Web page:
Have you had a time where a student pointed something about your teaching that had an effect on the situation or how you approached teaching in the future?
Dr. Steven Sabat
This was early on at Georgetown, after my first or second semester. I was very enthusiastic, you know, and at the time I was trying to get them to see that X was a really good way to think. In the course evaluations that came back, one person wrote, “He should check out Professor Beauchamp in Philosophy about how to give a lecture,” something like that. It was my second semester. That was the spring.
So the next fall — I knew Tom Beauchamp — he was teaching a class called ethics and biomedicine. I asked him if I could sit in on a class — it was a class of about 80, so it wasn’t a discussion group where people would be inhibited by having some other professor there. I was taking notes just like everybody else.
What I wound up learning was what that person wrote on the course evaluation. Beauchamp was presenting different points of view — the utilitarian point of view, the deontological point of view about this issue and that issue — but he was presenting these things so veridically. He was presenting these different points of view in ways that an adherent would present it. So that it was really up to us to have the best of all of this and then come to our own conclusions. That was really, really, helpful to me — and I had to learn how to do that. That became a guidepost for me.
For folks who are trying to figure out how to do this — how to teach, how to mentor, how to communicate science even — if you had two or three pieces of advice, what would they be?
Dr. Steven Sabat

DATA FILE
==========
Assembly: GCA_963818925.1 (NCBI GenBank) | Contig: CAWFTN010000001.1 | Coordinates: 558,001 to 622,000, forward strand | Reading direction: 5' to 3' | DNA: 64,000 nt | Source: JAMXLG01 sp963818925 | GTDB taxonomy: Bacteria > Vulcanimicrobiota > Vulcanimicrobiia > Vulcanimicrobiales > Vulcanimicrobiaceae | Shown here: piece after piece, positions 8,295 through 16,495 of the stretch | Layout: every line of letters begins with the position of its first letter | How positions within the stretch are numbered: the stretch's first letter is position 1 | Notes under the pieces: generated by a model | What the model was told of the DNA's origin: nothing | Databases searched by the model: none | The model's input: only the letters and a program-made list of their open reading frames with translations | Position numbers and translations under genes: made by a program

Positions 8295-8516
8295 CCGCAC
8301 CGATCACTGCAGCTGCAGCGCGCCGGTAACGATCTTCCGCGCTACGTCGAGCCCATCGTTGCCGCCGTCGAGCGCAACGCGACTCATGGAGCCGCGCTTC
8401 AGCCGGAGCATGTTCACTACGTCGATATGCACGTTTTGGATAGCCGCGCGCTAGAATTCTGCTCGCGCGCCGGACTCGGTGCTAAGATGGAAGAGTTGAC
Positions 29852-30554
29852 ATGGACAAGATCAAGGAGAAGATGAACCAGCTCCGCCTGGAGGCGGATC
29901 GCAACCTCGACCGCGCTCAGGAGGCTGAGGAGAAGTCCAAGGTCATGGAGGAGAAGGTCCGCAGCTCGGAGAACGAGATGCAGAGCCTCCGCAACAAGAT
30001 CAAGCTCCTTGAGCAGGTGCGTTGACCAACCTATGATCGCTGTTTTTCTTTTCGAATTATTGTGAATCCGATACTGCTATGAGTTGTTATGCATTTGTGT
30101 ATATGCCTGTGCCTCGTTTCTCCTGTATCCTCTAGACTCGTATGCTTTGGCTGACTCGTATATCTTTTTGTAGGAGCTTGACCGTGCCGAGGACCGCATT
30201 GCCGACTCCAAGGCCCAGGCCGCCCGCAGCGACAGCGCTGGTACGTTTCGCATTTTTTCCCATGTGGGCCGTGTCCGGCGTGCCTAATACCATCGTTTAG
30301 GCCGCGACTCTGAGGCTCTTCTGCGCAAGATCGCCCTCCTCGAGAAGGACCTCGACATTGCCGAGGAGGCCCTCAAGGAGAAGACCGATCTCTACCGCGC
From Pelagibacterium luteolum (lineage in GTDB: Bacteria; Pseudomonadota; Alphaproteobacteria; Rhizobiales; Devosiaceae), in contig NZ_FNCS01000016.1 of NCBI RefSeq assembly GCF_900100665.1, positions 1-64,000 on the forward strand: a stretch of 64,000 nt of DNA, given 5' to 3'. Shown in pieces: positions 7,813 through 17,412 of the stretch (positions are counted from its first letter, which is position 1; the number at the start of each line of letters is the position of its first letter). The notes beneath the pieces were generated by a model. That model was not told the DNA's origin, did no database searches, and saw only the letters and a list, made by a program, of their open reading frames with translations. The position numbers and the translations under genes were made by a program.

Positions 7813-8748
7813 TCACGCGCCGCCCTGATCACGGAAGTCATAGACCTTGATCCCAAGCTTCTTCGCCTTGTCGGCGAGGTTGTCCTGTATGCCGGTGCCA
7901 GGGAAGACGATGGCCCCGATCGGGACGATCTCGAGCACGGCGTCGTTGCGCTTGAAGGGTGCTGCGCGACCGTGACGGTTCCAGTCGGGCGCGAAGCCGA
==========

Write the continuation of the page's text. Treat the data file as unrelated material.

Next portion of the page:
The first thing is that — you always gotta put the other person first. There’s a reason for doing this. There’s something I have to impart here that may help you in the living of your life. When you come to it from that perspective it takes the whole effort to an entirely different level. This is not about making a dollar or getting a grade, it’s not about anything that base — it’s about: you’re going to inherit this world, and I want for you to be able to appreciate life in ways you haven’t before. You might be a better person or a better citizen as a result, and that really matters.
The other thing is to be a person. To be an actual person who can admit to making a mistake, who is fallible. If you point out something I did incorrectly — I’ll admit it, and I’ll say, “I’m not perfect, I’m a work in progress just like all of us in God’s spherical mental institution.” It’s really about being vulnerable in that sense, that you don’t have to be right about everything, and you can thank somebody for pointing something out.
Or saying — this is not school, this is your life. It cuts down all these stories people have in their heads, about what this is and what they’re doing. I have heard people say, “Oh shit, I have to go study” but I have never heard anyone say, “Oh shit, I have to go learn.” So what’s the story that you’re making out of this situation? Depending on the story, you will act and be in one way or another, and it’ll be a really good story or it’ll be one you wish ended before it began.
2015 Spring Faculty Convocation | Source: © Georgetown University/YouTube
Thank you so much for your time!